Umbria Daytrips from Rome and Florence
Italy like the U.S. is presently finding relief from the heat at the shorelines of local lakes and seashores. But come September, nothing says Autumn like the region of Umbria. In Italy’s rural country, green hills will molt into a sea of yellow and red. Small villages will begin to buzz with festivals devoted to the flavors of fall – from truffles to squash, from chocolate to wild mushrooms.
By the end of October, popular seaside destinations – like Capri, the Amalfi Coast, and the Cinque Terre – will close for the cold months. So, travelers in the know explore Italy’s forested hills and vineyard-draped valleys as fall temperatures start to drop.
During autumn, travelers enjoy…
sipping wine in the cellars of family-run vineyards
walking medieval paths in the countryside
hunting for truffles in the thick woods of Umbria
sampling tasty chocolates in the hilltop gem of Perugia
Umbria is one of Italy’s most beautiful areas in the fall– easily reached from Rome or Florence but enough off-the-beaten-track to preserve its untouched appeal. Umbria is the only Italian region completely surrounded by land. As a result, its scenery is peppered with lush woods and rolling hills. Famed for its natural beauty, Umbria burns with color come fall – when leaves in the forests and at Umbria’s many vineyards change to orange and crimson.
Below, you’ll find my 3 must-see fall destinations in Umbria:
The town of Perugia, the hilltop capital city of Umbria, stands guard over the vineyard-rich valley below. Perugia is a quilt of cobblestone streets, medieval alleys, and historic piazzas. Wandering Perugia, you’ll spot centuries-old palazzi (mansions) alongside arch-framed stairways. Food lovers will drool for Perugia’s handmade chocolates – famous throughout the world. Love chocolate? Visit in October during Perugia's ten-day Eurochocolate Festival During this annual event, you can sip cocoa-infused grappa alongside locals or be awed by sculptures carved from giant blocks of chocolate.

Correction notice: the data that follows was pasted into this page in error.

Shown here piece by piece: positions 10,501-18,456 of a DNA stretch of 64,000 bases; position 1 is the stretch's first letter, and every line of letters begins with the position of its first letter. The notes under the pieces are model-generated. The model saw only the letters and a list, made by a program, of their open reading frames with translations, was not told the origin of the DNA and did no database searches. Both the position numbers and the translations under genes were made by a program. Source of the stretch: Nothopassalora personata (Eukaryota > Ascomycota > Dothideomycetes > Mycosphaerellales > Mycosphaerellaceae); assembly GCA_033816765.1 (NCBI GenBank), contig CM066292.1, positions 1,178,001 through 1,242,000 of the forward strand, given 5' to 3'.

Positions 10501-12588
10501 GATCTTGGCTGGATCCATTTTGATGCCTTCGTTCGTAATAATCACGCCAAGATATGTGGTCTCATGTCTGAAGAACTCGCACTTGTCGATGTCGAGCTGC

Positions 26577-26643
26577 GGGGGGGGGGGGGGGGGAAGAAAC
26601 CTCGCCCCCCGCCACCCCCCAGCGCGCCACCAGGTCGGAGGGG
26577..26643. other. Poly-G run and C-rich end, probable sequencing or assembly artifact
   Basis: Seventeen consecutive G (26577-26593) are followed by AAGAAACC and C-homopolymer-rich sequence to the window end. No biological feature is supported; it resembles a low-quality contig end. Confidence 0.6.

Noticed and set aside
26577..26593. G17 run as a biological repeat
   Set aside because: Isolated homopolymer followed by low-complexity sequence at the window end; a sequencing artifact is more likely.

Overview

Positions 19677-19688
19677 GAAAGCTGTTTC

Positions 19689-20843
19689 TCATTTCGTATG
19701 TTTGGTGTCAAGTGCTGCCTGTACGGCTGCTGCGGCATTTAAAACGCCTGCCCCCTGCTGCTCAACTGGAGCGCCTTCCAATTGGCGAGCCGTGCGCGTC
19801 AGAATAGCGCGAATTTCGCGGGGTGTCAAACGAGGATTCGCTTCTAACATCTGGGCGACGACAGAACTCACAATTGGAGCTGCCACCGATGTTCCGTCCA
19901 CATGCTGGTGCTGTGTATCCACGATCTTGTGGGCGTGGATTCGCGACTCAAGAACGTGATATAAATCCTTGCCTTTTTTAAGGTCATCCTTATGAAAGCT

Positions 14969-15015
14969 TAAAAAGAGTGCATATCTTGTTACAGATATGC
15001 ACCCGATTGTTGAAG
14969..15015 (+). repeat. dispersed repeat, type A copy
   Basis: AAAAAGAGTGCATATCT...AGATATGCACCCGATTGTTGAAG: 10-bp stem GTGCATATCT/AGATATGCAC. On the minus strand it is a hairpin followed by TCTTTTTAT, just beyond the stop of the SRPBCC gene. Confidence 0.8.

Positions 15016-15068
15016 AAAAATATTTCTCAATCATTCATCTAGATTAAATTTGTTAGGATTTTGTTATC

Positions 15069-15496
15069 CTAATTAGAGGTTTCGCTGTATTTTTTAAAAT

Buses (2 hours, 20 minutes) leave from Rome's Tiburtina station and trains (2 hours, 40 minutes) from Rome's Termini.
Virtually Visit an ancient Umbrian winery in Perugia here
Perhaps most famous as the birthplace of St. Francis, the beauty of Assisi needs to be seen to be believed. Like many towns in Umbria with medieval origins, Assisi is perched atop a hill. Here, visitors can tour the massive Basilica of St. Francis – adorned with the 13th-century frescoes and art of Italian masters like Cimabue and Giotto. The Rocca Maggiore is the city’s fortified citadel – dating to 1173. From the citadel’s perch atop the city, you can drink in sweeping views of the foliage-filled valley below.
The train arrives two miles below the city at Santa Maria degli Angeli. It is about a 30-minute bus ride on the C Line. Bus services leave from just outside the station and drop you in Piazza Matteotti.
Orvieto is consistently ranked one of Italy’s most beautiful towns. Built atop a flat bluff overlooking a valley, Orvieto rises from the cliffs below. Visible from far in the distance, Orvieto commands the gaze of any and all onlookers. Inhabited since the time of the Etruscans, Orvieto became a center of power during the medieval period – frequently visited by Popes between the 12th and 16th centuries. Strolling the city’s medieval streets, visitors will notice Orvieto’s striking cathedral – featuring black and white stone and an ornate façade.
An easy day trip from Rome (1 hour) and Florence (2 hours). The train drops you in Orvieto Scalo- take the funicular up the hill to Orvieto's historic city center.
Umbria is waiting. Contact me today at Pamela@TheWayToItaly.com to customize your own trip through authentic Italy!